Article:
Late last night, Samsung filed its opposition brief to Apple's motion for a preliminary injunction in the United States. The main part of Samsung's opposition brief has not yet entered the public record because they filed it under seal. I hope to see a redacted version later today. Samsung has also filed extensive declarations with numerous exhibits, and those documents already give an idea of what Samsung's defense strategy against Apple's motion is.
One element of Samsung's defense strategy is interesting enough that I wanted to report on it beforehand. Ever since Apple started to assert the design of the iPad against other manufacturers, many people have been wondering whether there's actually prior art for the general design of the iPad in some futuristic devices shown in sci-fi movies and TV series. And indeed, Samsung's lawyers make this claim now in their defense against Apple's motion for a preliminary injunction.
The following image shows the content of page 2 of an exhibit filed by Samsung with the U.S. District Court for the Northern District of California (click to enlarge):
This is how the related declaration explains why this movie picture is valid prior art for a certain iPad-related design patent:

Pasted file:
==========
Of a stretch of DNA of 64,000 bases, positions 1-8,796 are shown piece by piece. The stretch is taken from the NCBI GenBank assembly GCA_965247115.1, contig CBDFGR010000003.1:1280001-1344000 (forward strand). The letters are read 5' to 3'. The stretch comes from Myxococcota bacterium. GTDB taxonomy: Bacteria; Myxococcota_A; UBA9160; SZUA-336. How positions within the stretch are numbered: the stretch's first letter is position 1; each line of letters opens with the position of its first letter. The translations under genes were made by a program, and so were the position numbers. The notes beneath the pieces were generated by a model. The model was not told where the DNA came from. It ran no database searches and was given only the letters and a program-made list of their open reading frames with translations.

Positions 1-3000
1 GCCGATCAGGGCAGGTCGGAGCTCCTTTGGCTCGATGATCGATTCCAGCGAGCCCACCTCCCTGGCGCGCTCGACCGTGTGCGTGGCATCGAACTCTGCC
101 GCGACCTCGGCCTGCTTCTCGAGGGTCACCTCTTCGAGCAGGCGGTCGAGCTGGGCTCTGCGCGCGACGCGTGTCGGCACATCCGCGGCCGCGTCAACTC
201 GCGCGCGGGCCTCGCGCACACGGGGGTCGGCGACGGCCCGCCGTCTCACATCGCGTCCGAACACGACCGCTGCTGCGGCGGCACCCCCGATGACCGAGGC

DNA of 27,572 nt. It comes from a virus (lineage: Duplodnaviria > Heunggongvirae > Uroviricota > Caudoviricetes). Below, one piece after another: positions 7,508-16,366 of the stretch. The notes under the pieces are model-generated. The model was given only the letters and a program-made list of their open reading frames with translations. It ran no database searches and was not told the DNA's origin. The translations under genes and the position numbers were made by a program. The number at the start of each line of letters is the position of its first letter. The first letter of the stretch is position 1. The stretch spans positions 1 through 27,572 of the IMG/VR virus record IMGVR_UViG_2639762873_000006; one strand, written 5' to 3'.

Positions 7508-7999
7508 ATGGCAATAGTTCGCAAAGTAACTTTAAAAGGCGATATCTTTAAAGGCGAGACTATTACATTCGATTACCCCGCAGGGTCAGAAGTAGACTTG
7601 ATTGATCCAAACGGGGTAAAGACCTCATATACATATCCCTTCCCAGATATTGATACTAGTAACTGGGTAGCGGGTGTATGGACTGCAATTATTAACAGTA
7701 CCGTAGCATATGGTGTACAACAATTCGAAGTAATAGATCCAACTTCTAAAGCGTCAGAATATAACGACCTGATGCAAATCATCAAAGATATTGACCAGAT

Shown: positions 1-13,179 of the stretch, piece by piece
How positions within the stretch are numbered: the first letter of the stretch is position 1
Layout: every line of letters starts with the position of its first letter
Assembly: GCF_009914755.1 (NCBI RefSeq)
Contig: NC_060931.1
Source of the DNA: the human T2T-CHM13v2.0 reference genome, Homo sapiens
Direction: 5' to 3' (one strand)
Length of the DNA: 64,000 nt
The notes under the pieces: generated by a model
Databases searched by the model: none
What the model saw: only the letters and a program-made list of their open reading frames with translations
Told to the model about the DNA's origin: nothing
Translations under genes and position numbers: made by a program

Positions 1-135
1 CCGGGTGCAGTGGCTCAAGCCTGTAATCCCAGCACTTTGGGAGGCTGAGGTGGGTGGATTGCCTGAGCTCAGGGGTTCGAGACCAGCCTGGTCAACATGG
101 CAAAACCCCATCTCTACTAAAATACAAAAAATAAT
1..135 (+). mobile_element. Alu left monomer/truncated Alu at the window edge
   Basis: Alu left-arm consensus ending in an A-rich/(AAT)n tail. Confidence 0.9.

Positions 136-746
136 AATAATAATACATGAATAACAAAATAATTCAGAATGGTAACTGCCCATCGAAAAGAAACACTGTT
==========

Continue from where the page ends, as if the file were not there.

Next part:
Attached hereto as Exhibit D is a true and correct copy of a still image taken from Stanley Kubrick's 1968 film "2001: A Space Odyssey." In a clip from that film lasting about one minute, two astronauts are eating and at the same time using personal tablet computers. The clip can be downloaded online at http://www.youtube.com/watch?v=JQ8pQVDyaLo. As with the design claimed by the D’889 Patent, the tablet disclosed in the clip has an overall rectangular shape with a dominant display screen, narrow borders, a predominately flat front surface, a flat back surface (which is evident because the tablets are lying flat on the table's surface), and a thin form factor.
I also watched that movie years ago. I wouldn't call myself a fan, but I think it's a good film. Admittedly, I had forgotten about those tablet computers shown in it.
It would be amazing if the court agreed with Samsung that this constitutes prior art for that particular iPad-related design patent. Whether or not Samsung will succeed, the mere fact that they proffer this kind of evidence is remarkable and will be exciting for many fans of movies in general -- and of that movie in particular -- to find out about.
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